I DISSIDENTI PIU’ TEMIBILI DEGLI ESTREMISTI ISLAMICI
Minaccia dissidente ai massimi livelli, equiparabili al periodo precedente alla firma dell’Accordo del Venerdì Santo
La MI5 ritiene il pericolo derivante dai gruppi dissindenti, superiore a quello ad oggi incarnato dati terroristi islamici. Fonti di intelligence hanno stabilito che il livello di ‘minaccia di morte’ è equiparabile al periodo risalente alla firma del Good Friday Agreement nel 1998. Esistono attualmente seri timori che gruppi paramilitari repubblicani stiano pianificando un attacco terroristico sul territorio inglese prima delle elezioni che avverrano nel corso dell’anno appena iniziato.
Nella classificazione Whitehall, la ‘minaccia di vita’ corrisponde ad un immediato ed indentificabile rischio di strage terroristica.
A differenze dell’attività dissidente, la MI5 sembra più preparata a controllare il terrorismo musulmano/islamico. Sostanzialmente infatti si tratterebbe di due minacce differenti. Nel primo caso ci si trova di fronte a gruppi di persone abili in tempi brevi ad assemblare dispositivi esplosivi o a pianificare un attacco a mano armata; nel secondo caso invece ci si trova di fronte ad un solo individuo disposto a sacrificare la propria vita magari per abbattere un aeroplano.
Gli attacchi dissidenti sono sensibilmente aumentati nell’arco del 2009 così come il loro numero (si ipotizzano almeno 200 unità), e secondo International Monitoring Commission, che monitora i tre principali gruppi paramilitari repubblicani, Continuity IRA, la Real IRA e Oghlaigh na hEireann, hanno iniziato ora a coordinare più strettamente le proprie attività.
MI5: More terrorist plots from Irish Republicans than Islamic extremists (Telegraph)
Police and the security services are tracking more “threat to life” terrorist plots from Republicans in Northern Ireland than from Islamic extremists in mainland Britain.
Security sources said there are now more life-threatening plots being prepared in Ulster than at any time since before the Good Friday Agreement in 1998.
There are also fears that Republicans want to launch a “spectacular” attack on the mainland in the run-up to the general election next year.
So far, the increase in violence from IRA splinter groups has been confined to Northern Ireland, but security sources say that intelligence reports suggest the some dissidents have ambitions to mount an attack on the mainland attack.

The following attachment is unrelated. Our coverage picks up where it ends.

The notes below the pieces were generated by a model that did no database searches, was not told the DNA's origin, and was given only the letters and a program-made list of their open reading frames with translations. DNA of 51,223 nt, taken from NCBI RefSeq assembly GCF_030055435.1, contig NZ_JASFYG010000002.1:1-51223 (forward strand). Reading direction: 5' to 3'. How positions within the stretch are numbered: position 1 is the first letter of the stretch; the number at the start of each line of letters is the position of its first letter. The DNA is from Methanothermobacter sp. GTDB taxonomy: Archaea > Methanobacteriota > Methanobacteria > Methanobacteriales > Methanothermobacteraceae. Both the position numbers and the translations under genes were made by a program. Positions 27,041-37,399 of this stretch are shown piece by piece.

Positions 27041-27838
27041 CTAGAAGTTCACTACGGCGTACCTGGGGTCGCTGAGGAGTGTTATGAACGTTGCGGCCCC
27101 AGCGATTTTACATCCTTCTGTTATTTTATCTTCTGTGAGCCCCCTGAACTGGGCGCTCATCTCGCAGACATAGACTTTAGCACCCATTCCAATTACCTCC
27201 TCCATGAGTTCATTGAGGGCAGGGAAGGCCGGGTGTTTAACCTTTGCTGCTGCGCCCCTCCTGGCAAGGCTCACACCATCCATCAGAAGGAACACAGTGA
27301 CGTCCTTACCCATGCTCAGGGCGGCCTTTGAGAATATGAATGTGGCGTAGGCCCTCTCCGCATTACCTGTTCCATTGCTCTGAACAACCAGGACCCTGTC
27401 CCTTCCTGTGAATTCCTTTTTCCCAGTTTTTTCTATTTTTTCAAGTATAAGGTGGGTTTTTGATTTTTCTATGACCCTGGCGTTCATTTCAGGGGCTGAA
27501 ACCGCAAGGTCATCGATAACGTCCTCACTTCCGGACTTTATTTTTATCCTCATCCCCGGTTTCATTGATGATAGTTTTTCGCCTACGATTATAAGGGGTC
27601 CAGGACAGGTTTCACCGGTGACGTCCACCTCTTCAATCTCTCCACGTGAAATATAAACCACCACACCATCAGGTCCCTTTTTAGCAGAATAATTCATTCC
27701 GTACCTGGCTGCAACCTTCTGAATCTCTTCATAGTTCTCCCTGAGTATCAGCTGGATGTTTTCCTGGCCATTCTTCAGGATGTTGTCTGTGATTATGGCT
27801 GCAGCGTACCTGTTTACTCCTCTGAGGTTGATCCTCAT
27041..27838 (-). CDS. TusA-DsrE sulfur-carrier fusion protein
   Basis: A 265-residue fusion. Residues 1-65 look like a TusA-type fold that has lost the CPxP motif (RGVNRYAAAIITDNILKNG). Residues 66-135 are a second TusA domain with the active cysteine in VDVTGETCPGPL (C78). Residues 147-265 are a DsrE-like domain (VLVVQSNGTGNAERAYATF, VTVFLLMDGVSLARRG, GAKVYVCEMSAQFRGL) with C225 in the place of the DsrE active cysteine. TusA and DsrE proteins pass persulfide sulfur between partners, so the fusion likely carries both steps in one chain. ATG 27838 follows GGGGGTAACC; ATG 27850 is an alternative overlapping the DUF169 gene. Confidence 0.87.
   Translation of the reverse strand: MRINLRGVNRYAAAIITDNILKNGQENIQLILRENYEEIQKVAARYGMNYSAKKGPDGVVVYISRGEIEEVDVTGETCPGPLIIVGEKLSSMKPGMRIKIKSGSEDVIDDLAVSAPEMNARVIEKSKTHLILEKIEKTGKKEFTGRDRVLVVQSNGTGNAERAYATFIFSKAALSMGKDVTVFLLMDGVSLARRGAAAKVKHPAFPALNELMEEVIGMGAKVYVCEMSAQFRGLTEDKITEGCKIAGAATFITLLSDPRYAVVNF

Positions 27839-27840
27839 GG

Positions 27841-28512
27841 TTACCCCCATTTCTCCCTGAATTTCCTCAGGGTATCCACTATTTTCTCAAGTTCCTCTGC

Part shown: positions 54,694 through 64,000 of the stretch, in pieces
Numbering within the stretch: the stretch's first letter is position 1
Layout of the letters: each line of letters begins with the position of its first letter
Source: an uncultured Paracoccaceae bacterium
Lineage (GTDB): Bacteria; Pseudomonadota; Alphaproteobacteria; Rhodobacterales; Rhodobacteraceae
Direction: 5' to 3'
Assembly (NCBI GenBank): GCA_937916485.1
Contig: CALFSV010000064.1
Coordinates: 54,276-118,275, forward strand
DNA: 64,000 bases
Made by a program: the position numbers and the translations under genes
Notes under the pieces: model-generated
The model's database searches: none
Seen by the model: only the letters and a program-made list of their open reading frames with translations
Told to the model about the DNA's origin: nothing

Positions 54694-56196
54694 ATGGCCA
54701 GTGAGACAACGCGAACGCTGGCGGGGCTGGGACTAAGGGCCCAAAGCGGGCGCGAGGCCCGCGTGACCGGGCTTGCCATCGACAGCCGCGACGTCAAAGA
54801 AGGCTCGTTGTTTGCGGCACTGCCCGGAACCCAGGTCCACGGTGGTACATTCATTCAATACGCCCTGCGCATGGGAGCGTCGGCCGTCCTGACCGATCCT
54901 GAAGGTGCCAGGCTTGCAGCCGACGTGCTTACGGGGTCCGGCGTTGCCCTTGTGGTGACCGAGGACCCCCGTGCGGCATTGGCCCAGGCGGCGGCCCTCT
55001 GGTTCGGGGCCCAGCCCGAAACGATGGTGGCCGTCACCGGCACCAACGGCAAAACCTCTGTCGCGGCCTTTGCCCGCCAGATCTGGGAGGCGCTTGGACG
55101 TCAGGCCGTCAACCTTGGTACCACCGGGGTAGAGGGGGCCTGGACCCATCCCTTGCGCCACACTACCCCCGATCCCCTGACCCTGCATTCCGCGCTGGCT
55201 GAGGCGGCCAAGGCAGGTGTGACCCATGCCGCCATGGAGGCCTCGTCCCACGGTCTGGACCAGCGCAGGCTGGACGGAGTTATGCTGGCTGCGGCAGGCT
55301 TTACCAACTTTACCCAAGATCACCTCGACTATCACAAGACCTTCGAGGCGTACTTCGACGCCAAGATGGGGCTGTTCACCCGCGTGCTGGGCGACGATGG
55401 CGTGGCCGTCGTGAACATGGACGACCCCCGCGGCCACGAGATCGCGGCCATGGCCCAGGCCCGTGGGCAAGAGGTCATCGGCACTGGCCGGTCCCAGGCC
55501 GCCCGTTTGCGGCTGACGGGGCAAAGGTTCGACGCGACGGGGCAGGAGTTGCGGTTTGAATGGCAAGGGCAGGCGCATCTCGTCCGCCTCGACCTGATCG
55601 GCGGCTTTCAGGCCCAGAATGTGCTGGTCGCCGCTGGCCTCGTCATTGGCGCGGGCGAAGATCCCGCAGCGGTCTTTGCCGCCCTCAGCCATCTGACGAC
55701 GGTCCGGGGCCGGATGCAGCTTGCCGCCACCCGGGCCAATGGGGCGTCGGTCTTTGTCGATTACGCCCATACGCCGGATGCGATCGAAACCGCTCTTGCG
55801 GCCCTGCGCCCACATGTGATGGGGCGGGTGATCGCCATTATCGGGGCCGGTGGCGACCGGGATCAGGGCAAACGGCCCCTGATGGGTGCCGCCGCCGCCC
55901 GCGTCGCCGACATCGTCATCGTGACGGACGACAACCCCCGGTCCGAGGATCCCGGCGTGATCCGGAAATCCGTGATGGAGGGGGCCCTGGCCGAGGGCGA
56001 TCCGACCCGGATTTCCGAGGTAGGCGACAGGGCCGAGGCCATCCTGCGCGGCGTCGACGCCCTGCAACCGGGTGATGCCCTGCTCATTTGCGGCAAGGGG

In Whitehall classification, “threat to life” indicates the most serious plots where there is active planning that presents an immediate and identifiable risk of a terrorist killing.
The Police Service of Northern Ireland say such plots – including carbombs prepared and ready to explode – or now a regular feature of their work.
The fact that the security services believe there are fewer plots of that nature on the mainland reflects MI5’s confidence that it is now able to monitor many would-be Muslim extremists and disrupt any plots at an earlier stage in their preparation.
Sources also said it is because of the differing types of terrorist threat.
One source said: “In Northern Ireland, there are people who can relatively quickly construct a device or plan a shooting, which would be a ‘threat to life’ plot. With the other situation, you may have only a single ‘threat to life’ plot, but that plot could be an attempt to bring down several airliners.”
Dissident Republican groups have been stepping up their attempted attacks this year.
Earlier in December, it emerged that a senior judge had been forced to leave his home in Belfast because of attempts on his life.
In November, 400lb bomb was planted outside the Policing Board’s headquarters in Belfast.
Security sources say that if the device had exploded, it would have caused deaths and injury on a scale greater than that seen in the 1998 Omagh bombing.
Republicans also staged an alleged plot to kill a Catholic police recruit in County Fermanagh in November. Gunmen opened fire on the home of the police officer which was under surveillance by members of the security forces. Three men were later arrested.
The resurgent threat from Republicans has forced MI5 to send more officers to the province and devote more of its surveillance and intelligence resources to Northern Irish operations. Several dozen MI5 officers are understood to have been deployed to Belfast from London in recent months.
The upsurge in violence has prompted new security warnings to the 5,000 British troops in Northern Ireland.
Earlier this year, two British soldiers were shot dead in an attack at the Masserene Barrack in Antrim.
British military personnel have been ordered not to travel to and from bases in uniform or to wear any clothing or garments which may identify them as members of the armed forces
Hundreds of pubs, night clubs and taxi firms have also been designated “out of bounds” to military personnel due to the potential threat from republican terrorists.
The Police Service of Northern Ireland has also urged shop owners to regularly check their businesses for firebombs over the Christmas period.
There have been at least a dozen attempts to kill PSNI members this year. One officer was shot dead in April.
According to the International Monitoring Commission, which monitors paramilitary groups, the three main dissident organisations — the Continuity IRA, the Real IRA and Oghlaigh na hEireann – have this year started to co-ordinate their activities more closely than before.